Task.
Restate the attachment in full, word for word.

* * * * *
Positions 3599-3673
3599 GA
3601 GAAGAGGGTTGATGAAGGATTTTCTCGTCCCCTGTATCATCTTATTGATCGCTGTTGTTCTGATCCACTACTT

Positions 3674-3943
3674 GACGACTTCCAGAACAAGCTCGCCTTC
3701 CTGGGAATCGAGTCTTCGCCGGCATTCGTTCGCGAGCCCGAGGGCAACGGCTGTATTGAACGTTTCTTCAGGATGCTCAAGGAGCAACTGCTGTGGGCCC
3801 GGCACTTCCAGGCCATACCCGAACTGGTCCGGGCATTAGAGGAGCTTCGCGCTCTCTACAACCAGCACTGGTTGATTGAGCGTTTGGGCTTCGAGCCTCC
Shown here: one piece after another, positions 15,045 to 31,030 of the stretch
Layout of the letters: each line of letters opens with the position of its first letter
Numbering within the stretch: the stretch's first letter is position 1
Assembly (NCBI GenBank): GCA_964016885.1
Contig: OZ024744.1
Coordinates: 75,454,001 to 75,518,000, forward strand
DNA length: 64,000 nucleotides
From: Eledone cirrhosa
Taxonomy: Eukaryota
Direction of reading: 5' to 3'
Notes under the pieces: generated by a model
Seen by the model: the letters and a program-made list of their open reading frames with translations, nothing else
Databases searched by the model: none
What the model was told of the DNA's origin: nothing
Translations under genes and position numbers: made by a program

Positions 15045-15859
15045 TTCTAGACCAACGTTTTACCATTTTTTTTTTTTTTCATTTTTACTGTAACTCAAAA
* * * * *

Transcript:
Positions 3599-3673
3599 GA
3601 GAAGAGGGTTGATGAAGGATTTTCTCGTCCCCTGTATCATCTTATTGATCGCTGTTGTTCTGATCCACTACTT

Positions 3674-3943
3674 GACGACTTCCAGAACAAGCTCGCCTTC
3701 CTGGGAATCGAGTCTTCGCCGGCATTCGTTCGCGAGCCCGAGGGCAACGGCTGTATTGAACGTTTCTTCAGGATGCTCAAGGAGCAACTGCTGTGGGCCC
3801 GGCACTTCCAGGCCATACCCGAACTGGTCCGGGCATTAGAGGAGCTTCGCGCTCTCTACAACCAGCACTGGTTGATTGAGCGTTTGGGCTTCGAGCCTCC
Shown here: one piece after another, positions 15,045 to 31,030 of the stretch
Layout of the letters: each line of letters opens with the position of its first letter
Numbering within the stretch: the stretch's first letter is position 1
Assembly (NCBI GenBank): GCA_964016885.1
Contig: OZ024744.1
Coordinates: 75,454,001 to 75,518,000, forward strand
DNA length: 64,000 nucleotides
From: Eledone cirrhosa
Taxonomy: Eukaryota
Direction of reading: 5' to 3'
Notes under the pieces: generated by a model
Seen by the model: the letters and a program-made list of their open reading frames with translations, nothing else
Databases searched by the model: none
What the model was told of the DNA's origin: nothing
Translations under genes and position numbers: made by a program

Positions 15045-15859
15045 TTCTAGACCAACGTTTTACCATTTTTTTTTTTTTTCATTTTTACTGTAACTCAAAA